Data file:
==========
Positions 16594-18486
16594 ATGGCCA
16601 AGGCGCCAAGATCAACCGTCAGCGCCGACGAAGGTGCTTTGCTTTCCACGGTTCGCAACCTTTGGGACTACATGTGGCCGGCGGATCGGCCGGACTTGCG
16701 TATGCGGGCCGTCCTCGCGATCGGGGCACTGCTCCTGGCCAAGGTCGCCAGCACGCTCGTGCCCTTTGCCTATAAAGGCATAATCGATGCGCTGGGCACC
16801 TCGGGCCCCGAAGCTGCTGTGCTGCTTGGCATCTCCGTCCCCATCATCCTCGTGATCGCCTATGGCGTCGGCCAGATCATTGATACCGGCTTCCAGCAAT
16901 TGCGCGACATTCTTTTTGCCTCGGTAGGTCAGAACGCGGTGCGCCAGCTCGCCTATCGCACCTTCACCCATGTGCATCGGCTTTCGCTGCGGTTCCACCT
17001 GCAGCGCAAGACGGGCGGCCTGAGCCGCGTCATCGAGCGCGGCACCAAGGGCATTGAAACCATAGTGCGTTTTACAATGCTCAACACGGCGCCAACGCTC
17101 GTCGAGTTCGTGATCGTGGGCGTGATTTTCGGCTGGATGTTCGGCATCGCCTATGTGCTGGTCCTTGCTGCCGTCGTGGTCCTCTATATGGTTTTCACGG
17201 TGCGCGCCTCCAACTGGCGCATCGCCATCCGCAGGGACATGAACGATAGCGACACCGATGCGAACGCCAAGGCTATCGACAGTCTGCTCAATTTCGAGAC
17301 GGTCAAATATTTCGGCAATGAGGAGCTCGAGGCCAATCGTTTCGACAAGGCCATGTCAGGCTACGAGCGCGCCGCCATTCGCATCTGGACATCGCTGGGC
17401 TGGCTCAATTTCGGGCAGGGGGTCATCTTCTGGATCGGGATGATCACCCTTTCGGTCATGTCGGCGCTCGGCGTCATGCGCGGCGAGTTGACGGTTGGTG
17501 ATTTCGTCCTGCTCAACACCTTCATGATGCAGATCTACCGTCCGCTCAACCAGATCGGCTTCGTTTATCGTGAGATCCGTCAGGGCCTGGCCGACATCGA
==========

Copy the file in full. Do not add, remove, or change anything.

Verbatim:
Positions 16594-18486
16594 ATGGCCA
16601 AGGCGCCAAGATCAACCGTCAGCGCCGACGAAGGTGCTTTGCTTTCCACGGTTCGCAACCTTTGGGACTACATGTGGCCGGCGGATCGGCCGGACTTGCG
16701 TATGCGGGCCGTCCTCGCGATCGGGGCACTGCTCCTGGCCAAGGTCGCCAGCACGCTCGTGCCCTTTGCCTATAAAGGCATAATCGATGCGCTGGGCACC
16801 TCGGGCCCCGAAGCTGCTGTGCTGCTTGGCATCTCCGTCCCCATCATCCTCGTGATCGCCTATGGCGTCGGCCAGATCATTGATACCGGCTTCCAGCAAT
16901 TGCGCGACATTCTTTTTGCCTCGGTAGGTCAGAACGCGGTGCGCCAGCTCGCCTATCGCACCTTCACCCATGTGCATCGGCTTTCGCTGCGGTTCCACCT
17001 GCAGCGCAAGACGGGCGGCCTGAGCCGCGTCATCGAGCGCGGCACCAAGGGCATTGAAACCATAGTGCGTTTTACAATGCTCAACACGGCGCCAACGCTC
17101 GTCGAGTTCGTGATCGTGGGCGTGATTTTCGGCTGGATGTTCGGCATCGCCTATGTGCTGGTCCTTGCTGCCGTCGTGGTCCTCTATATGGTTTTCACGG
17201 TGCGCGCCTCCAACTGGCGCATCGCCATCCGCAGGGACATGAACGATAGCGACACCGATGCGAACGCCAAGGCTATCGACAGTCTGCTCAATTTCGAGAC
17301 GGTCAAATATTTCGGCAATGAGGAGCTCGAGGCCAATCGTTTCGACAAGGCCATGTCAGGCTACGAGCGCGCCGCCATTCGCATCTGGACATCGCTGGGC
17401 TGGCTCAATTTCGGGCAGGGGGTCATCTTCTGGATCGGGATGATCACCCTTTCGGTCATGTCGGCGCTCGGCGTCATGCGCGGCGAGTTGACGGTTGGTG
17501 ATTTCGTCCTGCTCAACACCTTCATGATGCAGATCTACCGTCCGCTCAACCAGATCGGCTTCGTTTATCGTGAGATCCGTCAGGGCCTGGCCGACATCGA